Glancing out to the left every so often, she could see people moving around. Looters, raiders, whatever… maybe they were Urcean or Pauldustllahni, she had no idea. Either had reason to come here. Maybe Corummese. Maybe those Punthites the Corummese interned and then released when they fled from the Urcean advance into Chesad’s and the Confederation’s interior; what good that did beyond making the Urcean advance more difficult, she really couldn’t say. Corumm was a petulant child - they didn’t even want Chesad by their own admission but by God was no one else going to be allowed to have it.

So, of course, that was probably the most likely. Leave behind weapons when bugging out and releasing a bunch of angry slaves with their burning passion for vengeance and no avenue to take it out on the main perpetrators of their suffering. That rage needed an outlet.

“Not my fucking warehouse, though.” She muttered. Then, letting loose a yell from deep in her lungs, she slammed her palm into the wheel once, twice, three times. “Fuck you, Corumm!”

As she reached the gulch, she slammed on the brakes, skidding to what should have been a halt but instead turned into an uncontrolled slide… then spin. But fortunately not a roll as it slowed to a stop. She jumped out of the protected side of the truck and then hopped up on the back tire to pull open a crate and withdraw two rifles. Slinging them over her shoulder, she drew her pistol - the beefy Pauldustllahni P-14 that nearly dwarfed her hands.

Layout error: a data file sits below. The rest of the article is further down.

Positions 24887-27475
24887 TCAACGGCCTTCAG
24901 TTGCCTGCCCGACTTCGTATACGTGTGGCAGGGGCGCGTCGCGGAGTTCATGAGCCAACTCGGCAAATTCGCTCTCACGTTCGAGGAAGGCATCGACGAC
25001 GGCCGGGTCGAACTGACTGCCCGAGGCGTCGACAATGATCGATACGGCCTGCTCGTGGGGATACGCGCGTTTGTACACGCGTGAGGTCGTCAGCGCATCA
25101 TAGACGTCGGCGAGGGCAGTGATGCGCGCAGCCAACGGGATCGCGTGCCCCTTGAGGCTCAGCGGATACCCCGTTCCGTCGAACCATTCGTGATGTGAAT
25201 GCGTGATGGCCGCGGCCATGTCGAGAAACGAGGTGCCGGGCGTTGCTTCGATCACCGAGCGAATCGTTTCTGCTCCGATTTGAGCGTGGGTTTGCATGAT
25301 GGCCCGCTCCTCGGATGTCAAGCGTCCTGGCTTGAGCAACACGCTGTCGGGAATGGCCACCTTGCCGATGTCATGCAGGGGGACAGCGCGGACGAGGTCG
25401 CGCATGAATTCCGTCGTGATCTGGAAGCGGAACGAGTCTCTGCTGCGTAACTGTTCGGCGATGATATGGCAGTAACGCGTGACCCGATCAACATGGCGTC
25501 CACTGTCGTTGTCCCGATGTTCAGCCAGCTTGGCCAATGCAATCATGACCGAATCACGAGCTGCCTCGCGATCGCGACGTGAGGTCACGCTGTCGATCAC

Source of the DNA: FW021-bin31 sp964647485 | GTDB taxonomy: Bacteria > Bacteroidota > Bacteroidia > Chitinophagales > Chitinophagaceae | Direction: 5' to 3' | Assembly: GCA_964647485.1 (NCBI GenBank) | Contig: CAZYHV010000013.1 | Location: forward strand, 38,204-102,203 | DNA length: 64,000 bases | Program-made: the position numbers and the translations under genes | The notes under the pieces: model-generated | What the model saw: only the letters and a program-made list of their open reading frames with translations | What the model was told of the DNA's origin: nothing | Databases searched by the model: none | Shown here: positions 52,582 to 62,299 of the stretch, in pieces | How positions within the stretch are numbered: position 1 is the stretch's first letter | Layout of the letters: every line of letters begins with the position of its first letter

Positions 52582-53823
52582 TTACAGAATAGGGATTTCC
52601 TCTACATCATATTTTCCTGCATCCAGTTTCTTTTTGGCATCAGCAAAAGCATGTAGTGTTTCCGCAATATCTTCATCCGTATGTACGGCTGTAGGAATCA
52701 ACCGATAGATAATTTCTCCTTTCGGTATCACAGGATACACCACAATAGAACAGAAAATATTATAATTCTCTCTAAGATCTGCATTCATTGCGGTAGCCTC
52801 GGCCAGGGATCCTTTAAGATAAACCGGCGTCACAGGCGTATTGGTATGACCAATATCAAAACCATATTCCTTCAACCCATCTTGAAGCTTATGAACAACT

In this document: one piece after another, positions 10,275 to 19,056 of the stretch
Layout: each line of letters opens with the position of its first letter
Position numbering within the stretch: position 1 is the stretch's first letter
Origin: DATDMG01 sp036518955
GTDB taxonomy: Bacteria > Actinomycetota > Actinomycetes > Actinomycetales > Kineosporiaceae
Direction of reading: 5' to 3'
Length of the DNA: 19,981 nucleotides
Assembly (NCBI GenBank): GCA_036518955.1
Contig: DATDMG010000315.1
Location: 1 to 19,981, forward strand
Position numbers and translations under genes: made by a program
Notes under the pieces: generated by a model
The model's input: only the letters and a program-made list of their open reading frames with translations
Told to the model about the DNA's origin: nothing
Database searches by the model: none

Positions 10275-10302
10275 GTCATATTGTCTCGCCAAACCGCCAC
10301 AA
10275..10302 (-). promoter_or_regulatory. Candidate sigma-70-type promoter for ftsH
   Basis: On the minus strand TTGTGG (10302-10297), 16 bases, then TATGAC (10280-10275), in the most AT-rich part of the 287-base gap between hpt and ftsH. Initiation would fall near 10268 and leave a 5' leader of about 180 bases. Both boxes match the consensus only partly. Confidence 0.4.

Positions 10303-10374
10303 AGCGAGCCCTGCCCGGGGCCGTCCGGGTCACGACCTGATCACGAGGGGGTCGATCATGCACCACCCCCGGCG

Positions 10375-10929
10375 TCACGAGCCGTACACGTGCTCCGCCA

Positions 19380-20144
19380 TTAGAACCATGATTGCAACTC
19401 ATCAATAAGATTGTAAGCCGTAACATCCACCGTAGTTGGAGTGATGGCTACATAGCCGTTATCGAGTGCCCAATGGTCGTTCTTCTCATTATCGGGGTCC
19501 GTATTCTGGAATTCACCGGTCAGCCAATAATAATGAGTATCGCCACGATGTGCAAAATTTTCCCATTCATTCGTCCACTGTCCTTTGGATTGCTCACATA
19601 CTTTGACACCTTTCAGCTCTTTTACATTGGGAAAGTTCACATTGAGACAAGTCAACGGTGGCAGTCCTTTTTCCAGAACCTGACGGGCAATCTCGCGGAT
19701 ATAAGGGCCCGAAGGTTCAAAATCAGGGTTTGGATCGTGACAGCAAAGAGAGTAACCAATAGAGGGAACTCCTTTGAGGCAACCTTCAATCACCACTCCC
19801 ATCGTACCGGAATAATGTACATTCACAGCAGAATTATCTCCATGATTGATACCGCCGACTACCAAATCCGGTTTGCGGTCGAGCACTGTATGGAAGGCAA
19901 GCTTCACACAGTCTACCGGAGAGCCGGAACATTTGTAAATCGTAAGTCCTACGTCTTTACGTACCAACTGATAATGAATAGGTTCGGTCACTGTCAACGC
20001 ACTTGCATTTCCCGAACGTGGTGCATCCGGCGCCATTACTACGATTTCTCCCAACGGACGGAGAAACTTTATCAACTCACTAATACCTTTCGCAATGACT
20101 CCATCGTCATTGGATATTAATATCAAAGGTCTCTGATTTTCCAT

She slid into the gulch and tried traversing it, her lower right foot continually threatening to completely lose traction and dump her down at the bottom of the valley.

“Zuri!” she yelled, trying to keep her voice a whisper as best as possible. “Where are you? They’re going to see my fucking truck.” In the dark hours, it was nearly impossible to see, but her eyes were adjusting to the lack of headlights. She strained to move up the gulch wall and poke her head over, looking into the village. As she did so, she felt something grab her arm. “Fuck, shit! Zuri, what the hell, don’t do that.”

The Punthite woman pulled her down. “Then watch where you’re going, yeah?”

Abri shrugged the rifles off her shoulder and handed them to Zuri’s companions. Zuri was a pacifist, she knew, and even if she wasn’t, the woman had never fired a gun in her life. She was an environmental engineer, only here for legitimate purposes as the Union prepared to fully welcome Nyalesund into the fold.